Pleasing crowds since 2007, Annabel Arden’s sunny production of Donizetti’s perfect sentimental comedy runs around the country on tour before returning to the main festival again next year. I guess it will run for ever, and why not? – really it’s an entirely likeable thing that more or less defies criticism. But anyway, here’s some…
Arden’s programme-note citing of Far from the Madding Crowd raises hopes of moral turmoil, devilry and a serious socio-political study of Adina’s equivocal position as the Bathsheba of the (probably) Tuscan farmstead where Arden and designer Lez Brotherstone set their tale, but it’s a bit of a blind. As is the set itself, its bracing and stage-lights averting us to the notion that we are on a film-set of the cheery Zeffirelli variety: this golden light is artificial, and that open space in front of the fattoria has no hinterland, just blackness. I’m not really sure what purpose this distancing serves except to emphasise the fairy-tale and excuse the off-the-peg peasant romps. And no, I’m not asking for full-on kitchen-sink realism either. But doing things in quotation marks in order to excuse idle clichés is a wee bit transparent.
The question with these well-oiled long-runners is how the new cast will slot in; whether they can make the show their own. Here, the answer is “up to a point”. Benedetta Torre’s Adina never really catches fire, not having the bouncy-bunny cheekiness of Danielle de Niese, or indeed any other identifiable characteristics. The tone is rather thin and thrill-free; perhaps there’s a hint of regret in ‘Chiedi all’aura’, as she outlines her fickleness to ardent Nemorino. And towards the end, when jealousy shakes her awake, her decorously liberated coloratura brings her half-alive for the audience, but really the journey this Adina makes is not so interesting.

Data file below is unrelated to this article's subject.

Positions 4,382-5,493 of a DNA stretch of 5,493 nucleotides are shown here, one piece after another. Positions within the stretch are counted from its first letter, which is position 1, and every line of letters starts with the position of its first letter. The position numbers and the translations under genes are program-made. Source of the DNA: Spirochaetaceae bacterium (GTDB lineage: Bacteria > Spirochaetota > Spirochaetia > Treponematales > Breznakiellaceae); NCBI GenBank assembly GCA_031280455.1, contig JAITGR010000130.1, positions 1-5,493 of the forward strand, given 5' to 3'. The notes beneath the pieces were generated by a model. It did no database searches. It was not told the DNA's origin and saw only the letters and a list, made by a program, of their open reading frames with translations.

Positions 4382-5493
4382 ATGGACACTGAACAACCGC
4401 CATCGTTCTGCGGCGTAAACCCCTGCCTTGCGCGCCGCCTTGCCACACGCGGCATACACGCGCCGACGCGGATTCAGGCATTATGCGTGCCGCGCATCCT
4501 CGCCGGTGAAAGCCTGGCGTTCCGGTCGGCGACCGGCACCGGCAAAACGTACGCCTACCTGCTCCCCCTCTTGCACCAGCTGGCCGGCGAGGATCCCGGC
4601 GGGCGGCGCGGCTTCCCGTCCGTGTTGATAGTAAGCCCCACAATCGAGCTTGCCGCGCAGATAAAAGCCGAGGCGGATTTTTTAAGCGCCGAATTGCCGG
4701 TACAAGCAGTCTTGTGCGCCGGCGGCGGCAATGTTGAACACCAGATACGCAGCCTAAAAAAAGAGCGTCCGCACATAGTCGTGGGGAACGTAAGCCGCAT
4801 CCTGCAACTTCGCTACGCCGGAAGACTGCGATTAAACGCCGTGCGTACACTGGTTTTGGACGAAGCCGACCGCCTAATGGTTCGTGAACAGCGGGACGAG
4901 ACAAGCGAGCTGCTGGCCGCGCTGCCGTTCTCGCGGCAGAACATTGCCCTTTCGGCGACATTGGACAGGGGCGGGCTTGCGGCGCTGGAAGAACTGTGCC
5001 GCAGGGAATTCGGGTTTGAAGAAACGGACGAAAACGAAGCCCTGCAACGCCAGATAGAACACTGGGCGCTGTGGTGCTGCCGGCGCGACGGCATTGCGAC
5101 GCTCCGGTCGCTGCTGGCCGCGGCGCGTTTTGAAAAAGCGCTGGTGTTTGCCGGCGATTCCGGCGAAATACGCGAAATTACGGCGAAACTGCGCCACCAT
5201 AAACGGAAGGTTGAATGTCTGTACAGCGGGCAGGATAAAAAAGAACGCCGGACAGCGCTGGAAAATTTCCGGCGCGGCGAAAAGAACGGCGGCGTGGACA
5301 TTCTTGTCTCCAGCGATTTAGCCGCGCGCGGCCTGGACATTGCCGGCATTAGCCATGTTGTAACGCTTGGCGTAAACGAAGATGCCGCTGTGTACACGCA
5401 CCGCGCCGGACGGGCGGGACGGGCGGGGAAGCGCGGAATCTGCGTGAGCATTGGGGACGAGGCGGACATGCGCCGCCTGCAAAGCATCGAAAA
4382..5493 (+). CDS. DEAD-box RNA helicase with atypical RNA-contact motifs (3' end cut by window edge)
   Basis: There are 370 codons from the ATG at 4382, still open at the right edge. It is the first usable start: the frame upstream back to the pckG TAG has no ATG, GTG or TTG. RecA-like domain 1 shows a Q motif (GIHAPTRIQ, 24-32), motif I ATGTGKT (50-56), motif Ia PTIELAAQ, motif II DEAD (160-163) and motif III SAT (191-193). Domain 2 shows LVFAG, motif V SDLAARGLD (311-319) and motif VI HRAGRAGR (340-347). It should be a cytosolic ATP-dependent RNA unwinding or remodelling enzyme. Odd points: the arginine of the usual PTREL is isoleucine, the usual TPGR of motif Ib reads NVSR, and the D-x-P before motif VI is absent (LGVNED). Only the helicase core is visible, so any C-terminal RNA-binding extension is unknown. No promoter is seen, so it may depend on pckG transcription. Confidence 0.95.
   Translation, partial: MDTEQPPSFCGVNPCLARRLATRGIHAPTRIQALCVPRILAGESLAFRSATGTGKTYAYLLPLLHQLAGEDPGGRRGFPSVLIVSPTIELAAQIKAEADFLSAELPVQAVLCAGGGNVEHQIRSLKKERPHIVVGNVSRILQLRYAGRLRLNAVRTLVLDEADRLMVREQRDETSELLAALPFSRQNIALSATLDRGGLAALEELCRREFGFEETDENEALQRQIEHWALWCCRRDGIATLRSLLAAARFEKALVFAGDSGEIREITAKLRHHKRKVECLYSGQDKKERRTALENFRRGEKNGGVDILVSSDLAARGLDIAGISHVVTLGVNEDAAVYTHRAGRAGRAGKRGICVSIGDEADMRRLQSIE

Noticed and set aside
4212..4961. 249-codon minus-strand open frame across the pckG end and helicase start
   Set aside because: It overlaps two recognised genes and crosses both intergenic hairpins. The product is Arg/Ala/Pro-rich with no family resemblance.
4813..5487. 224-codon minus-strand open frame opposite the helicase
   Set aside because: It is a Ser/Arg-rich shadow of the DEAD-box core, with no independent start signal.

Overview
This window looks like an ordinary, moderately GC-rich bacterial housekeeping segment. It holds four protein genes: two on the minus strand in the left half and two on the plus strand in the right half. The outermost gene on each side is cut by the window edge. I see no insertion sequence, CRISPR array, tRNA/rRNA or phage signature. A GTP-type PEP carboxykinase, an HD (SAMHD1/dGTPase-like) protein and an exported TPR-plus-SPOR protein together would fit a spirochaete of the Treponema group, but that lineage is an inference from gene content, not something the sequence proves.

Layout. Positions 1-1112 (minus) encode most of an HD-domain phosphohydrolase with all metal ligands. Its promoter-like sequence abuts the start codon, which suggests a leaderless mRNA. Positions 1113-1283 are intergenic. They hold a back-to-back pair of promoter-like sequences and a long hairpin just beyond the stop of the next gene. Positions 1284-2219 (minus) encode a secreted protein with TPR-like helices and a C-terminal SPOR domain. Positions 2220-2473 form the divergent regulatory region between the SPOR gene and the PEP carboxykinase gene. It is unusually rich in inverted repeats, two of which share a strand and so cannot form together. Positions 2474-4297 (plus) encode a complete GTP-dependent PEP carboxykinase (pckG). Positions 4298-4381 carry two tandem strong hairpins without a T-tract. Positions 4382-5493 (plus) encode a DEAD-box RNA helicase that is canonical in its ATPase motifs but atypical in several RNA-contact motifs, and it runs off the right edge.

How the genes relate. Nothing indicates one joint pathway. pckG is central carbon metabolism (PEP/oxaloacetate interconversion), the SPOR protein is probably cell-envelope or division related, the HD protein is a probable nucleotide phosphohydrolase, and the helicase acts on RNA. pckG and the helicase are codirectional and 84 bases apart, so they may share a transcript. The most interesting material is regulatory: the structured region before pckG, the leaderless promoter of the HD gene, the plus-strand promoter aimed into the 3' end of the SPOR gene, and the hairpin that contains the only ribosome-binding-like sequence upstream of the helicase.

The star is Nemorino, the marvellous Sehoon Moon, who will be reprising it at the festival. Here are all the torments of the spurned lover, plus a kind of moral sureness that Adina must find irritating as hell. Moon cuts a sweet and affecting figure, the dungareed electrician utterly in thrall to Adina, but utterly sure he’ll get her. He’s physically perfect for the part, and his singing is a dream – a real Italianate voice with real Italianate style, full of shading and emotion.
The other calling card of this show has always been Dulcamara’s mute sidekick, half-Mephisto, half-Fagin, capering around setting up situations like a frenetic, elfin director. Maxime Nourissat does it fabulously well, with the face of a sad clown, a grace and elegance of movement and an uncanny sense of control as he snaps his fingers to conjure up the resolving, forgiving night. His magic-lantern show advertising Dulcamara’s wares is a lot of fun, his assistance in the gondolier song kind of disturbing and brilliant at the same time.
And he’s a great prop for Misha Kiria’s bluff doctor, whose Goop-like remedies go down a bomb with these Forties peasants. And Matthew Durkan may have a bunch of black-shirted Fascist troops backing him up but he’s no predatory Sergeant Troy, and never seems likely to tear Adina away from her obvious destiny.
Ben Glassberg conducts with a lovely bouncy, light touch that could use a bit more variation of pace. The chorus is kept very nicely busy by choreographers Leah Hausman and Colm Seery. L’elisir, I guess, can seem a thin piece if you’re not attuned to Donizetti’s sentiment and deft, gossamer musical grace, but this is entirely satisfying, with just enough danger that things won’t work out, and more than enough charm to beguile many more audiences. Yes, this opera can certainly produce more of a thrill of liberation and joy than it does here, but Arden does quite enough to make us believe, for a moment, that this lovely fantasy is absolutely true.